The Ocean Course is a tough test even when calm, but as with most courses in this day and age it will need a little help from the heavens to defend itself against the best players in the world and all their made-to-measure, turbo-charged equipment. Watson won the ’07 Senior PGA with a four-round total of 9-under 279 in pleasant but gusty conditions. If it blows hard this week, very few, if any, in the field will get remotely close to that number. But with yielding greens and the forecast 5-10mph breezes, several players might equal or surpass it.

The question though is who will best take advantage of a course that has lost its sting and go the lowest.

Until last week, the reigning PGA champion Keegan Bradley, whose victory at Atlanta Athletic Club 12 months ago came at the first major he ever played in, was having a slightly disappointing 2012. In his second, third and fourth major championship appearances, he finished T27, T68, and T34, and he had missed three cuts elsewhere. It hadn’t been a disastrous second-year on the PGA Tour for the Vermont native by any means, but after two wins and a fifth-place finish in the FedEx Cup standings in 2011, he was justified in expecting a little better.

On Sunday, however, the 26-year-old New Englander won the WGC-Bridgestone Invitational in Akron with a brilliant six-birdie-no-bogey 64. And with that, Bradley thrust himself into the reckoning for a successful defense of the Wanamaker Trophy, something only Tiger Woods has achieved (twice – ’99 and ’00; ’06 and ’07) since the tournament became a stroke-play event in 1958.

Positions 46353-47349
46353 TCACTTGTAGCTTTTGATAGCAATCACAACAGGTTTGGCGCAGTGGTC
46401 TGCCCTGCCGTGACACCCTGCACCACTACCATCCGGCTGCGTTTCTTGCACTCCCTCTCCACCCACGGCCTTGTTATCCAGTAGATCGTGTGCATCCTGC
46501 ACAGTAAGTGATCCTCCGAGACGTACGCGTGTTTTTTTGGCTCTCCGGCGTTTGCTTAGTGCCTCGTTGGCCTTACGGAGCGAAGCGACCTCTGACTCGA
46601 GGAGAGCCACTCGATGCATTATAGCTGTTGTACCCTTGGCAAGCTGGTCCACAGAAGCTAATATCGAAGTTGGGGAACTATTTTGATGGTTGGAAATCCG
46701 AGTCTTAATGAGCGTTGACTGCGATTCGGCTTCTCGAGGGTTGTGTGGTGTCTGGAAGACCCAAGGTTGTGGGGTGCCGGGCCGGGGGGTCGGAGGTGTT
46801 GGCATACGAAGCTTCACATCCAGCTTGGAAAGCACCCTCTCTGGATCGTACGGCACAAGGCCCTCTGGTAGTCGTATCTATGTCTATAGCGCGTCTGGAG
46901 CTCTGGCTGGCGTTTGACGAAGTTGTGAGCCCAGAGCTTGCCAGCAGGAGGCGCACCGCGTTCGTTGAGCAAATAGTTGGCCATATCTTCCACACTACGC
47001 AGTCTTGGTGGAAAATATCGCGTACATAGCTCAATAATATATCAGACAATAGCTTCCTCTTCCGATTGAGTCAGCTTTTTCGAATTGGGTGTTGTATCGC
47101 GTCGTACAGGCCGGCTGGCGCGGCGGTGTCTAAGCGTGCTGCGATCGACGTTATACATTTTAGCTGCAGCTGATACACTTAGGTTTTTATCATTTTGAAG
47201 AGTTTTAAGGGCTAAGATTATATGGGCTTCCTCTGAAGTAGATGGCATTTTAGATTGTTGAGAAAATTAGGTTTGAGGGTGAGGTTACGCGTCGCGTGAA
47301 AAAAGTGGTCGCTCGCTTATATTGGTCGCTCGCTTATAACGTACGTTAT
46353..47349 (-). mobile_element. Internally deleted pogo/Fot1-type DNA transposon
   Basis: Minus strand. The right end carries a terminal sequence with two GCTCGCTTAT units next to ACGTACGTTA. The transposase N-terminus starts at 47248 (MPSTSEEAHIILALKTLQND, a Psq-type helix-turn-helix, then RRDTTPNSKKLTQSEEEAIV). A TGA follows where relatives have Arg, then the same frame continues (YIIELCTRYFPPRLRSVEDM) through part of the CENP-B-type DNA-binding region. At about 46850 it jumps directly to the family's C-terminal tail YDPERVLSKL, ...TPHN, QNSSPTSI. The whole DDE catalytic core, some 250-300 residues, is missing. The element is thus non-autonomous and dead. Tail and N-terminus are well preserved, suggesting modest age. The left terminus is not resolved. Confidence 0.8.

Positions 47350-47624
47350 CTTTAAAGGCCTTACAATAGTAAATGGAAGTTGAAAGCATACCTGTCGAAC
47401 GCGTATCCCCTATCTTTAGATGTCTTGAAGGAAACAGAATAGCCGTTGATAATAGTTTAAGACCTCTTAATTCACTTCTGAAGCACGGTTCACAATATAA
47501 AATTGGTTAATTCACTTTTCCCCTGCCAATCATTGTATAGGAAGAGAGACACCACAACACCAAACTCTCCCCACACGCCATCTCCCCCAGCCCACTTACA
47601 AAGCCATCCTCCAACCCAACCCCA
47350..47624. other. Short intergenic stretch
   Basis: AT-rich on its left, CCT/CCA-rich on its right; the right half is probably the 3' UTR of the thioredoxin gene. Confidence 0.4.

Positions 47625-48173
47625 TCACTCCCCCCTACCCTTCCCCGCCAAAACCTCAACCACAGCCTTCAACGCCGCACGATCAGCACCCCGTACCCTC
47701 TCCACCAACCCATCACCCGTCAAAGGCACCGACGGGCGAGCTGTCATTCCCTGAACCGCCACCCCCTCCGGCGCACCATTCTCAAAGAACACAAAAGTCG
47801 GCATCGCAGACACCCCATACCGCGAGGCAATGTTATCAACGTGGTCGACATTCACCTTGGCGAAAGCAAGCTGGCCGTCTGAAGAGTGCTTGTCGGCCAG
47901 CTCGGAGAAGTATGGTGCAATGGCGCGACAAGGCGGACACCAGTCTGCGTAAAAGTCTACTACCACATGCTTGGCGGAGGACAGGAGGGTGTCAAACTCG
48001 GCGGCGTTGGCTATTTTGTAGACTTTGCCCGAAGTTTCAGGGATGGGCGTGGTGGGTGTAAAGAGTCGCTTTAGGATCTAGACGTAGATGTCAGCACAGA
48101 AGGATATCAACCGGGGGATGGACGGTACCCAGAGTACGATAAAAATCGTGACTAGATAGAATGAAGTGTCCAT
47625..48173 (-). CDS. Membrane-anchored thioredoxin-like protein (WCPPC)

Woods himself is the clear favorite and, at 10-1 odds, a very attractive bet considering he tops the PGA Tour money list, FedEx Cup standings, U.S. Ryder Cup Team standings, PGA Tour scoring average standings, and has the best GIR and accuracy stats on the PGA Tour from 175 to 200 yards, a distance from which might hit as many as nine approaches per round this week. Woods’s record in inclement weather has never been terribly impressive, but if he can avoid the storms and whatever wind does show up, he may be difficult to beat. The strategic options of Dye’s typically thought-provoking layout will appeal to the world No. 2, who united sound course management and decision-making with superior ball-striking in his 14 major championship victories.